Uber and Lyft lost a lot of money in 2020. That’s not a surprise, as COVID-19 caused many ride-hailing markets to freeze, limiting demand for folks moving around. To combat the declines in their traditional businesses, Uber continued its push into consumer delivery, while Lyft announced a push into business-to-business logistics.
But the decline in demand harmed both companies. We can see that in their full-year numbers. Uber’s revenue fell from $13 billion in 2019 to $11.1 billion in 2020. Lyft’s fell from $3.6 billion in 2019 to a far-smaller $2.4 billion in 2020.
But Uber and Lyft are excited that they will reach adjusted profitability, measured as earnings before interest, taxes, depreciation, amortization and even more stuff stripped out, by the fourth quarter of this year.
Ride-hailing profits have long felt similar to self-driving revenues: just a bit over the horizon. But after the year from hell, Uber and Lyft are pretty damn certain that their highly adjusted profit dreams are going to come through.
This morning, let’s unpack their latest numbers to see if what the two companies are dangling in front of investors is worth desiring. Along the way we’ll talk BS metrics and how firing a lot of people can cut your cost base.
Using normal accounting rules, Uber lost $6.77 billion in 2020, an improvement from its 2019 loss of $8.51 billion. However, if you lean on Uber’s definition of adjusted EBITDA, its 2019 and 2020 losses fall to $2.73 billion and $2.53 billion, respectively.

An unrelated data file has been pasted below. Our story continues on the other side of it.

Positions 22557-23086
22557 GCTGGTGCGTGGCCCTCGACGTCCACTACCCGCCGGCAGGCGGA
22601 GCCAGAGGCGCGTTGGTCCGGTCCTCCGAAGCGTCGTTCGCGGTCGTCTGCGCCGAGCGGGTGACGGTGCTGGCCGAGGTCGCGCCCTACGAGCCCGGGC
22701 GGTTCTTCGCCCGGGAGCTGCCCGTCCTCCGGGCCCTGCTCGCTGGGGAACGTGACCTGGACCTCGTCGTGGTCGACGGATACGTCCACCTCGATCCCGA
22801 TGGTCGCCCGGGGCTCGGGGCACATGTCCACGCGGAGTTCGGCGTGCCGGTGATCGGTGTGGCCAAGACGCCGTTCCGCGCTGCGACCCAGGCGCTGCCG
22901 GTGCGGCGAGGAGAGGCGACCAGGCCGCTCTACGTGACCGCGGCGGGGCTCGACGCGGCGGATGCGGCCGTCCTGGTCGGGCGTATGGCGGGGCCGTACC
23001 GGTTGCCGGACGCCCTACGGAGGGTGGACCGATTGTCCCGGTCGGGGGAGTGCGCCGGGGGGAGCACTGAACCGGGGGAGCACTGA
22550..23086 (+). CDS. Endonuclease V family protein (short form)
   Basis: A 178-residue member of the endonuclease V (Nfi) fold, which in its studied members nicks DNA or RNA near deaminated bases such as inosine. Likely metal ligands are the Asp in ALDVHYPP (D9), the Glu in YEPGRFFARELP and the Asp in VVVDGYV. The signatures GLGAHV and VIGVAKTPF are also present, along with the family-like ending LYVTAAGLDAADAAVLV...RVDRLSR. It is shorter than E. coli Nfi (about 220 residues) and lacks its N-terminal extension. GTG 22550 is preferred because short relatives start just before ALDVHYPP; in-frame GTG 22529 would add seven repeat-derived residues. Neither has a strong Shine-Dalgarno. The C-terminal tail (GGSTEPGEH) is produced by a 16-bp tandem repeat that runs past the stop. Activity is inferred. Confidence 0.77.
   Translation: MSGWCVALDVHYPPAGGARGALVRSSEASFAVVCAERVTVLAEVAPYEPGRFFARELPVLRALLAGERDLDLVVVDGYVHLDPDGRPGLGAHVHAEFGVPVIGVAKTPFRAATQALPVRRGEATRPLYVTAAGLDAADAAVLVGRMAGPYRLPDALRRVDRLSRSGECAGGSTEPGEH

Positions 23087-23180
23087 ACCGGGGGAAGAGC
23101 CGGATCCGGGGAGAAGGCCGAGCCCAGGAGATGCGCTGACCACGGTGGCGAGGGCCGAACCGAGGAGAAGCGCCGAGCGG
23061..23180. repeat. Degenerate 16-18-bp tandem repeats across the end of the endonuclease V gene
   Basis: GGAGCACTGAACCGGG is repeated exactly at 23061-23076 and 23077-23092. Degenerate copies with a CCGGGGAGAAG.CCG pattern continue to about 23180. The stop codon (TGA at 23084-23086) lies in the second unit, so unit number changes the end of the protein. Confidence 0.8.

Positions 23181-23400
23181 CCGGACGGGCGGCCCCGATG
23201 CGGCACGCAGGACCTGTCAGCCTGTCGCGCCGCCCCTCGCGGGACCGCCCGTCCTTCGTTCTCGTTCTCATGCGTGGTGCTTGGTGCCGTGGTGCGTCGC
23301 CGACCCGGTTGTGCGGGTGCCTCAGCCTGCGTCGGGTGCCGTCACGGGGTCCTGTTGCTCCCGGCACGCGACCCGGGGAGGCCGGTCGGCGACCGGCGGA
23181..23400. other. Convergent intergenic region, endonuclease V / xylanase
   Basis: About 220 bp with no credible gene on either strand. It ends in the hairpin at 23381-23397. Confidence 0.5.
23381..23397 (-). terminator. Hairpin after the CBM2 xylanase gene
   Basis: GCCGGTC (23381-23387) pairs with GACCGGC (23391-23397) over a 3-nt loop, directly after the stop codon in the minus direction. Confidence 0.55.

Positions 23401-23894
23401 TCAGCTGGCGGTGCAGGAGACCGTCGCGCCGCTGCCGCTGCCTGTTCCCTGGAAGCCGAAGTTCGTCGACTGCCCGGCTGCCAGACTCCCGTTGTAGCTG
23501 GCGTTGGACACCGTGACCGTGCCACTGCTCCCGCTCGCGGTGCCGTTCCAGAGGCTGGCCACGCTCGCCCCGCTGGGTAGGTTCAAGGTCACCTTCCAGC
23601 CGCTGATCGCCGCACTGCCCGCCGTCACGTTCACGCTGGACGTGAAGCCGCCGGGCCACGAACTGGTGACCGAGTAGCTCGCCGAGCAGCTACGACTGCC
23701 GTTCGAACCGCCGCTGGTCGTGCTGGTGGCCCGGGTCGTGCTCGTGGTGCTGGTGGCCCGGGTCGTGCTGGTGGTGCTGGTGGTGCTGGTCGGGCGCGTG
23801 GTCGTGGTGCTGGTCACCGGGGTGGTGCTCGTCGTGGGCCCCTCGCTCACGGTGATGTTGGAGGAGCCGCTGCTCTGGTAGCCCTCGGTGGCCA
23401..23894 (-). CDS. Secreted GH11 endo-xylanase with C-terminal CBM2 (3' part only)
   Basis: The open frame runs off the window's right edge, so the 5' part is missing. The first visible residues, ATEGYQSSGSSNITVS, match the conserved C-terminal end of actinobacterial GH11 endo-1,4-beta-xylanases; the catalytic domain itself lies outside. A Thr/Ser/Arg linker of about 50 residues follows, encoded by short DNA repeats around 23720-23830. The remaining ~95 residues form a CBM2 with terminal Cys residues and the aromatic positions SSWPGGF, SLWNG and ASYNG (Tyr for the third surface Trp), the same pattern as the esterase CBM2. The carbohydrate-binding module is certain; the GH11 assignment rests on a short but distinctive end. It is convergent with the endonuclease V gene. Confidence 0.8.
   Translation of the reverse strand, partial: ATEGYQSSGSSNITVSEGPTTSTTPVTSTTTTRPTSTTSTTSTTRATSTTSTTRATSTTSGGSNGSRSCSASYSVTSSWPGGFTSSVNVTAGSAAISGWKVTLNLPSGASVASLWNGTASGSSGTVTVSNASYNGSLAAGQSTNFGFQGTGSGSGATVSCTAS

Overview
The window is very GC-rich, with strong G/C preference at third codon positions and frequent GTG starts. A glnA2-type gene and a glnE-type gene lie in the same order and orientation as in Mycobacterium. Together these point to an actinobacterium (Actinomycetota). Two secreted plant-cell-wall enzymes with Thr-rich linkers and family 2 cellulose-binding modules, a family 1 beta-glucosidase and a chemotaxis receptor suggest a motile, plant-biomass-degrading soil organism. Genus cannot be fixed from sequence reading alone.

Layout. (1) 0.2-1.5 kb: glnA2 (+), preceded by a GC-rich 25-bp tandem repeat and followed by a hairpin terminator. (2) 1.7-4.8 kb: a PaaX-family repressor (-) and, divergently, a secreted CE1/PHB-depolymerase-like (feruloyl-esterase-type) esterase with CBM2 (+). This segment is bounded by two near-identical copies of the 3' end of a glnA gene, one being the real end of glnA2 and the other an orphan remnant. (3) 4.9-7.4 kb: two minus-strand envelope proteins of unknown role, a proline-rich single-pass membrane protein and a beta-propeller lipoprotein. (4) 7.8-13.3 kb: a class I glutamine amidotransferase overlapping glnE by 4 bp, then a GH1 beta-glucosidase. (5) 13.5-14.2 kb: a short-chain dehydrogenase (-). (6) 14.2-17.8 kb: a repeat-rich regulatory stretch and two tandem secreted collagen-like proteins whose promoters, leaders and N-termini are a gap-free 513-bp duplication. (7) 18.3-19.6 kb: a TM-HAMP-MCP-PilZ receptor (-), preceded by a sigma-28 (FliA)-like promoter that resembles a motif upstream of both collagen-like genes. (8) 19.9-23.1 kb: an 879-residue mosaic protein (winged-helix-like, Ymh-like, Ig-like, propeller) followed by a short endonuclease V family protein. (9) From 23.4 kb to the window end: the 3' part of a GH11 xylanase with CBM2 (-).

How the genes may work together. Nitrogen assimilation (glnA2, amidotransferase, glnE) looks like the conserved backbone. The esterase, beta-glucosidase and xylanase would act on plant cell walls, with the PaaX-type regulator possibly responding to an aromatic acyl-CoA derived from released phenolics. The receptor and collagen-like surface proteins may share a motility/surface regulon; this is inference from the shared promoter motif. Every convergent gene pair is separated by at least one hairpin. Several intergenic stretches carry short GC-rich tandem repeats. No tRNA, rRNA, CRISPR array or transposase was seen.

So what is this magic wand Uber is waving to make billions of dollars worth of red ink go away? Let’s hear from the company itself:
We define Adjusted EBITDA as net income (loss), excluding (i) income (loss) from discontinued operations, net of income taxes, (ii) net income (loss) attributable to non-controlling interests, net of tax, (iii) provision for (benefit from) income taxes, (iv) income (loss) from equity method investments, (v) interest expense, (vi) other income (expense), net, (vii) depreciation and amortization, (viii) stock-based compensation expense, (ix) certain legal, tax, and regulatory reserve changes and settlements, (x) goodwill and asset impairments/loss on sale of assets, (xi) acquisition and financing related expenses, (xii) restructuring and related charges and (xiii) other items not indicative of our ongoing operating performance, including COVID-19 response initiative related payments for financial assistance to Drivers personally impacted by COVID-19, the cost of personal protective equipment distributed to Drivers, Driver reimbursement for their cost of purchasing personal protective equipment, the costs related to free rides and food deliveries to healthcare workers, seniors, and others in need as well as charitable donations.
Er, hot damn. I can’t recall ever seeing an adjusted EBITDA definition with 12 different categories of exclusion. But, it’s what Uber is focused on as reaching positive adjusted EBITDA is key to its current pitch to investors.
Indeed, here’s the company’s CFO in its most recent earnings call, discussing its recent performance:
We remain on track to turn the EBITDA profitable in 2021, and we are confident that Uber can deliver sustained strong top-line growth as we move past the pandemic.
So, if investors get what Uber promises, they will get an unprofitable company at the end of 2021, albeit one that, if you strip out a dozen categories of expense, is no longer running in the red. This, from a company worth north of $112 billion, feels like a very small promise.
And yet Uber shares have quadrupled from their pandemic lows, during which they fell under the $15 mark. Today Uber is worth more than $60 per share, despite shrinking last year and projecting years of losses (real), and possibly some (fake) profits later in the year.